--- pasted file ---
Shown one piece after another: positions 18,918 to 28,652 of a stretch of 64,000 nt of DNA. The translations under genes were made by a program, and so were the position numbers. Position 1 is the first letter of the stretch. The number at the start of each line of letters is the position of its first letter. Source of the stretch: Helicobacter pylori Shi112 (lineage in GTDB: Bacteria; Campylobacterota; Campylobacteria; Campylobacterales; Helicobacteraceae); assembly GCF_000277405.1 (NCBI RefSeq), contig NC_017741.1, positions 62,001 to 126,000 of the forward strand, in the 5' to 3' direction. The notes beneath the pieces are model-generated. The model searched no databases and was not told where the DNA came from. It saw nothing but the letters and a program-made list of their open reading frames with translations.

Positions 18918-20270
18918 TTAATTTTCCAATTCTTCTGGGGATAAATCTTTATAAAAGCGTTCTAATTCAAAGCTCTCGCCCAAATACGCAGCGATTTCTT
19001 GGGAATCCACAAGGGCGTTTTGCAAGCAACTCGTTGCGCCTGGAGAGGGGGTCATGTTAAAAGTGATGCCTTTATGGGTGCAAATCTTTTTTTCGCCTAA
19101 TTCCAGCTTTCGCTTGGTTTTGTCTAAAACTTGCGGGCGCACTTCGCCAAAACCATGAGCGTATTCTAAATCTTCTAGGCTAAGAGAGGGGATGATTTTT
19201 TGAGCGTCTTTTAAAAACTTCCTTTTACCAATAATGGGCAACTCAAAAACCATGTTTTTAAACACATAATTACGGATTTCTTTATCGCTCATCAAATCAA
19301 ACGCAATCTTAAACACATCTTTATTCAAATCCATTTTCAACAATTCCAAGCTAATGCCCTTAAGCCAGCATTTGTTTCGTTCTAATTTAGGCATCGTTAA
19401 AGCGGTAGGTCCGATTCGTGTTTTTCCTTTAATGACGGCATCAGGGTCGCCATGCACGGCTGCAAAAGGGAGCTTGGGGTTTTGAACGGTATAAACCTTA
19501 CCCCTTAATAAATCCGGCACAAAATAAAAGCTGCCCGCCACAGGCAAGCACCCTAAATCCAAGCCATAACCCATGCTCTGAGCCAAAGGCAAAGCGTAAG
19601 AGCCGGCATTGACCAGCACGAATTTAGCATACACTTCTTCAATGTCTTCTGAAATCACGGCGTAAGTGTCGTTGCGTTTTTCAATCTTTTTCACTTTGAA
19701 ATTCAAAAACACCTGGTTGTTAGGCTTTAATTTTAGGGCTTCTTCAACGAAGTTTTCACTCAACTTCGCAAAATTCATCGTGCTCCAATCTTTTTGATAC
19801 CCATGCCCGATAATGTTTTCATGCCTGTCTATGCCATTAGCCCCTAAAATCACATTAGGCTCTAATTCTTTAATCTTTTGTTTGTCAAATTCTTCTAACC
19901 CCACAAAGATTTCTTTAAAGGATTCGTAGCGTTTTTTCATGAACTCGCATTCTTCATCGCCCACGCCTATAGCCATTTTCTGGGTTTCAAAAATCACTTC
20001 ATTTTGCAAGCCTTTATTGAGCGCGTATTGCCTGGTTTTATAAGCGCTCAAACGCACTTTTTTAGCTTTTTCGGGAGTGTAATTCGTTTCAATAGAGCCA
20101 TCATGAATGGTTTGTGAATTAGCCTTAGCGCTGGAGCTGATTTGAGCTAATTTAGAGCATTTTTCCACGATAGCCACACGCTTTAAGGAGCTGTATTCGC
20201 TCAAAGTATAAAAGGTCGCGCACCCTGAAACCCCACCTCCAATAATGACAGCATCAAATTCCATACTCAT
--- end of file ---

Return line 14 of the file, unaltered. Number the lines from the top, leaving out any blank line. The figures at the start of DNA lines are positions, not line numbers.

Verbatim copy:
20001 ATTTTGCAAGCCTTTATTGAGCGCGTATTGCCTGGTTTTATAAGCGCTCAAACGCACTTTTTTAGCTTTTTCGGGAGTGTAATTCGTTTCAATAGAGCCA